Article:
So now I go back to my model editor and I’m going to edit server configurations within my model. I have my New York servers, the AD server, the Exchange server, and I actually have standard machines that I can implement Exchange on. I notice here that I have the exact same machine that I’m currently running Exchange on but it has eight disks instead of four. So we’re going to select that —
KIRILL TATARINOV: So there are standard configurations defined for my environment.
SABRENA MCBRIDE: That is defined automatically for your environment, exactly.
At this point I’m going to run the simulation again and I’m running the exact same workload against the exact same environment. The only change that I’ve made at this point is the hardware configuration.
KIRILL TATARINOV: So what would happen if there was a different server placed there. Okay, we fixed it.
SABRENA MCBRIDE: As we expected, as we hoped.
One of the things that we have not seen though, now that we have our infrastructure situation handled and we know that our current users are happy, the Boston users didn’t affect my infrastructure because of the change that I made, I haven’t taken a look at what is the actual experience that those users will have coming out of Boston. My goal is roundtable transactions will take less than one second to complete.
I notice here in my summary screen I do have some transactions that actually take longer than one second. Are those my Boston users? Well, let me drill down a little further and find out.
So this screen actually allows you to focus on transactions per site and at this point I’m really interested in the user experience for my Boston office. And as you can see, all of those transactions that are running out of the Boston office are completing in less than one second, which was basically our desired result.
KIRILL TATARINOV: So the goal is met and the architecture will work.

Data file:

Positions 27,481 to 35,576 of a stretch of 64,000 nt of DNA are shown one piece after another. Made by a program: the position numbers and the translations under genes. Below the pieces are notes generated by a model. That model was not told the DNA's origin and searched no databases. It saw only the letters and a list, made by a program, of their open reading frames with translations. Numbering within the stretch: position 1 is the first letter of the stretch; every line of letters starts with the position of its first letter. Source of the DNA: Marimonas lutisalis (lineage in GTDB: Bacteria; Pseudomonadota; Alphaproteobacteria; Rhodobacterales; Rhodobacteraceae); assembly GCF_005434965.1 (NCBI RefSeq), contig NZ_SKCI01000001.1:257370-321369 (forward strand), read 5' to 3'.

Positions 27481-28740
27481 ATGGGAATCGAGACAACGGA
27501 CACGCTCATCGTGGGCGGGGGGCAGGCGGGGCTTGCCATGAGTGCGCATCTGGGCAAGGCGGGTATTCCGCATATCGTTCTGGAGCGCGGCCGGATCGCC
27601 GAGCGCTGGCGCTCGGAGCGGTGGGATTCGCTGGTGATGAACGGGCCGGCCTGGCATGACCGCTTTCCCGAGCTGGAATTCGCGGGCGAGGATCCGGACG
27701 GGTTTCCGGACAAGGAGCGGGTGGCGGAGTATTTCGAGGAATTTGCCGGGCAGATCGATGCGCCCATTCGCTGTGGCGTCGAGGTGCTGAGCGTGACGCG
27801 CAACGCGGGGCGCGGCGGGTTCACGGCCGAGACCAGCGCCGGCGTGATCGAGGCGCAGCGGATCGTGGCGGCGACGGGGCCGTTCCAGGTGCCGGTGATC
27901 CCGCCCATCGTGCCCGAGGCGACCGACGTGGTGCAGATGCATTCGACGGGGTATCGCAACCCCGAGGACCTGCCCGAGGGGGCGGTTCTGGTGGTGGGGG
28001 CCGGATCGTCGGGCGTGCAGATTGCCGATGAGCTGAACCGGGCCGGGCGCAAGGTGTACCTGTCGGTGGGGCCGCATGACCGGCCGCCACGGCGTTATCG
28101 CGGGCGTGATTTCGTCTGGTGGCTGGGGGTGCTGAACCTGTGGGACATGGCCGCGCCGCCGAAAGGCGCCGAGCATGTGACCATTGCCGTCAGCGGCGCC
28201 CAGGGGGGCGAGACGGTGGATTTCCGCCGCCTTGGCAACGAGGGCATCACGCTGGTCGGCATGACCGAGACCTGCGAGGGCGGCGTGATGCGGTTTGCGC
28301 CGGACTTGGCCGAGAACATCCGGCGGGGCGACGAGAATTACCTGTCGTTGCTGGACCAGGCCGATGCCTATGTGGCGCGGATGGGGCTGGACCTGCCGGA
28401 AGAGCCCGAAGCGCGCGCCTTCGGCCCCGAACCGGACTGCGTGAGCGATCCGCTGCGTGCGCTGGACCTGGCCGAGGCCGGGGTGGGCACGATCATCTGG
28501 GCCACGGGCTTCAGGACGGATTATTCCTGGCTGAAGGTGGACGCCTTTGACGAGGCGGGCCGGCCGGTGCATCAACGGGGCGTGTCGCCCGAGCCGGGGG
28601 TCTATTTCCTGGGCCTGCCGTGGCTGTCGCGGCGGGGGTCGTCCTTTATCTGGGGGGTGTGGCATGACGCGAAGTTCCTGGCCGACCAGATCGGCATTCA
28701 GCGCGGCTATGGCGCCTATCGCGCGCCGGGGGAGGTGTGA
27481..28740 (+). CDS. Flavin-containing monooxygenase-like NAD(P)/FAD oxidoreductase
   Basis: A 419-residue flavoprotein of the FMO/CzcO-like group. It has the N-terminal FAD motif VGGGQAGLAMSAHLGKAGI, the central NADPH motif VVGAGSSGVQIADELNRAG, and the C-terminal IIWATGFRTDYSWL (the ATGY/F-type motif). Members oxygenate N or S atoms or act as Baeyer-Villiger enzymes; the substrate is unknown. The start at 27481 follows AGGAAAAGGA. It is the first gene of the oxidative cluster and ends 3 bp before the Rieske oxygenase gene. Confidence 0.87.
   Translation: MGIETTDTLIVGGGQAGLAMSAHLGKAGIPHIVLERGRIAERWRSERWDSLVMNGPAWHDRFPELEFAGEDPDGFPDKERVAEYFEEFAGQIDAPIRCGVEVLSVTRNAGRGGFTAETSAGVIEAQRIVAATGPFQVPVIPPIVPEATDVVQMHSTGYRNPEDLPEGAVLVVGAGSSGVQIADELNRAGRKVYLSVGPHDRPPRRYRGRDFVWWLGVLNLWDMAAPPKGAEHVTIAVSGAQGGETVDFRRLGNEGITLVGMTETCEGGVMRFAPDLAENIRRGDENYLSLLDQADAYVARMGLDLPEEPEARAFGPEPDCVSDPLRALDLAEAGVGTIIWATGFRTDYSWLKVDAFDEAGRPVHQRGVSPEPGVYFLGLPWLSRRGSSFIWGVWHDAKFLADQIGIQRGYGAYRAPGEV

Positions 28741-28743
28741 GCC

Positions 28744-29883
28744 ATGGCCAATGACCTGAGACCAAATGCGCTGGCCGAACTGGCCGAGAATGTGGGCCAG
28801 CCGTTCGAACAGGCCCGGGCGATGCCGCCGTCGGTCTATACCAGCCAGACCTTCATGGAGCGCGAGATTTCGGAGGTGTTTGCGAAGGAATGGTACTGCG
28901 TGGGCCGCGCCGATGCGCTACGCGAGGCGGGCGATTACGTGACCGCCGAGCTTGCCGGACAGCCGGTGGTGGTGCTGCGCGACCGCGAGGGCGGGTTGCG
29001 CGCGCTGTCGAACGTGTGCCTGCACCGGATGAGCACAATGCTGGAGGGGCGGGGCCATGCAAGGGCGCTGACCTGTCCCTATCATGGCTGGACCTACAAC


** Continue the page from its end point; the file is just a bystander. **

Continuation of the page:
SABRENA MCBRIDE: The goal has been met, absolutely.
KIRILL TATARINOV: Very good.
SABRENA MCBRIDE: So as you can see, in less than seven minutes we’ve actually demonstrated how you can model your environment using System Center Capacity Management, how you can indicate what exactly might occur if you add additional users into your environment and how do you prevent that from happening and how can you validate any changes that you made before actually going into your live environment and making those changes.
KIRILL TATARINOV: Very good. Thank you, Sabrena, impressive.
SABRENA MCBRIDE: Thank you, Kirill. (Applause.)
KIRILL TATARINOV: So it’s a great example on how the knowledge about Exchange System, built by the Exchange team and Microsoft, is put and modeled, developed with the System Center Capacity Manager and delivered to our customers who they can build models for their specific environment, putting knowledge about that environment into models and put it all into action, basically another great example of DSI becoming live and delivering value today.
Microsoft Operations Manager Update
Now let me shift to probably the most exciting part of this roadmap discussion. Here I’m unveiling new versions of MOM and SMS. And I know most of you here are MOM and SMS users, so I’m very excited to talk to you about it.